Doping in US sports



J

Jack Hollis

Guest
On 28 Jun 2006 05:12:20 -0700, "Bill C" <[email protected]>
wrote:

>Here's a piece I ran across this morning:
>http://sports.espn.go.com/espn/news/story?id=2501757
>Futility causes fatigue in drug-cheat chase
>By John Helyar
>ESPN.com
>Some good thought in there.
>Bill C



I've always wondered why soccer, which is certainly an endurance
sport, has had relatively few athletes testing positive compared to
many other sports. Have they been the one sport to keep clean or are
their testing procedures unable to pick up a lot of the more
sophisticated users?
 
G

Gabe Brovedani

Guest
Jack Hollis wrote:

>
> I've always wondered why soccer, which is certainly an endurance
> sport, has had relatively few athletes testing positive compared to
> many other sports. Have they been the one sport to keep clean or are
> their testing procedures unable to pick up a lot of the more
> sophisticated users?


The leagues and team owners are probably better at hiding the drug use.
Plus epo doesn't help with dribbling. However, soccer is not without
it's doping problem:

http://worldsoccer.about.com/b/a/128683.htm

And a quick google search reveals many articles on doped soccer stars.
Here's one:

http://observer.guardian.co.uk/sport/issues/story/0,,676764,00.html

Gabe Brovedani
 
T

Tuschinski

Guest
Jack Hollis wrote:
> On 28 Jun 2006 05:12:20 -0700, "Bill C" <[email protected]>
> wrote:
>
> >Here's a piece I ran across this morning:
> >http://sports.espn.go.com/espn/news/story?id=2501757
> >Futility causes fatigue in drug-cheat chase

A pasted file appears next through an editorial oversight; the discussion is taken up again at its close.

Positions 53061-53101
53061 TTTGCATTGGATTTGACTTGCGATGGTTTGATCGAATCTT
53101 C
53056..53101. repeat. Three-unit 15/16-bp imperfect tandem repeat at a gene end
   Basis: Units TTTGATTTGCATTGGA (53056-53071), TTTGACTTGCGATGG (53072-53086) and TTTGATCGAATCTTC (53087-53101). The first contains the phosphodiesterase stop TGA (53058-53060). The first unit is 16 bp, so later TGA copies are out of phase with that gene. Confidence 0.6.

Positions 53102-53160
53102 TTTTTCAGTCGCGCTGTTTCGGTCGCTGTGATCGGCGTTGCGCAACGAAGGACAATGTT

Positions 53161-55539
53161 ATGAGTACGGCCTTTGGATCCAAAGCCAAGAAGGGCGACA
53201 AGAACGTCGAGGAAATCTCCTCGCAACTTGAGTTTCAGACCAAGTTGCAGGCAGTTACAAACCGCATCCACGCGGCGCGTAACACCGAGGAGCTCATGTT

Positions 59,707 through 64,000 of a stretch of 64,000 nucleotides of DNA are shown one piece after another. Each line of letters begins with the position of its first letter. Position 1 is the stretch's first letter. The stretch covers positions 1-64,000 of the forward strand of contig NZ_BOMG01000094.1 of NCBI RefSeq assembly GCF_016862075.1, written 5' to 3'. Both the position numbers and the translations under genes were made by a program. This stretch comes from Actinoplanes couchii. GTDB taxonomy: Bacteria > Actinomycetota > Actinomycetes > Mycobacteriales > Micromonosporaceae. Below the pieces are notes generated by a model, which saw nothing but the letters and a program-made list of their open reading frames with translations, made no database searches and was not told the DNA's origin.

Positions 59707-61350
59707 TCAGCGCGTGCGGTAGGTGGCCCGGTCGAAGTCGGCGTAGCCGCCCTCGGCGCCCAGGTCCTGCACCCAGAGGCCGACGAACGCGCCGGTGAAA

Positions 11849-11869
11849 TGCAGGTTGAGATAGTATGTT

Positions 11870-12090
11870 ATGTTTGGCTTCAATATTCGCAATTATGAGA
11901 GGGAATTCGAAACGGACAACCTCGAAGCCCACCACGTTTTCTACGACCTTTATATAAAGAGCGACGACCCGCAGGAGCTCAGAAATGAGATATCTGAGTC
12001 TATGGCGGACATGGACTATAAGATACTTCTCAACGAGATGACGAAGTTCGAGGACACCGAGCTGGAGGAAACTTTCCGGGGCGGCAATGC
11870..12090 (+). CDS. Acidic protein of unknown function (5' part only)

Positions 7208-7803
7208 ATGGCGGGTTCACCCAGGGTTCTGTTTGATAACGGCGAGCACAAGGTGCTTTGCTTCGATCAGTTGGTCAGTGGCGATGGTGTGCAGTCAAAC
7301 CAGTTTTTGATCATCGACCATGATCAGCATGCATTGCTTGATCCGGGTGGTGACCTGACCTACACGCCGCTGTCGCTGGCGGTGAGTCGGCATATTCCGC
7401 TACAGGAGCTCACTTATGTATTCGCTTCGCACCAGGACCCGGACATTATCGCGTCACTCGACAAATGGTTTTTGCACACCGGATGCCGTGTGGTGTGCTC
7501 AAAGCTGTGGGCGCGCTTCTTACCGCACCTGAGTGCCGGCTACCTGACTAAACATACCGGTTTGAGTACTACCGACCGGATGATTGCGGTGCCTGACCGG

> >By John Helyar
> >ESPN.com
> >Some good thought in there.
> >Bill C

>
>
> I've always wondered why soccer, which is certainly an endurance
> sport, has had relatively few athletes testing positive compared to
> many other sports. Have they been the one sport to keep clean or are
> their testing procedures unable to pick up a lot of the more
> sophisticated users?


It's simply a lack of testing. Dope use in Soccer is probably
incredibly high. The signs are there, especially in Italy (some
semi-scandals and odd links to cycling doctors)

Ripping a tendon and then recovering in record time? Steroids and
Hormones.
Build up in the off season? Epo, Steroids.
Epo definitely helps better dribbling.... the player with the best
endurance can perform at the higher level for 90 minutes.
 
D

Donald Munro

Guest
Tuschinski wrote:
> It's simply a lack of testing. Dope use in Soccer is probably
> incredibly high. The signs are there, especially in Italy (some
> semi-scandals and odd links to cycling doctors)


Juventus's (the same team now accused of match fixing) team doctor was
jailed for systematic administration of epo although his later appeal was
successful as he was somewhat brighter than miller and disposed of all
the evidence.
http://www.ergogenics.org/voetbal3.html
Also:
http://observer.guardian.co.uk/sport/issues/story/0,,676764,00.html

And for the rbr department of conspiracy theories:
http://channels.netscape.com/news/story.jsp?idq=/ff/story/0030/20060627/1247353752.htm

> Ripping a tendon and then recovering in record time? Steroids and
> Hormones.


I wonder if rooney (or messi) have been tested.
 
R

RonSonic

Guest
On Wed, 28 Jun 2006 20:45:50 -0400, Jack Hollis <[email protected]> wrote:

>On 28 Jun 2006 05:12:20 -0700, "Bill C" <[email protected]>
>wrote:
>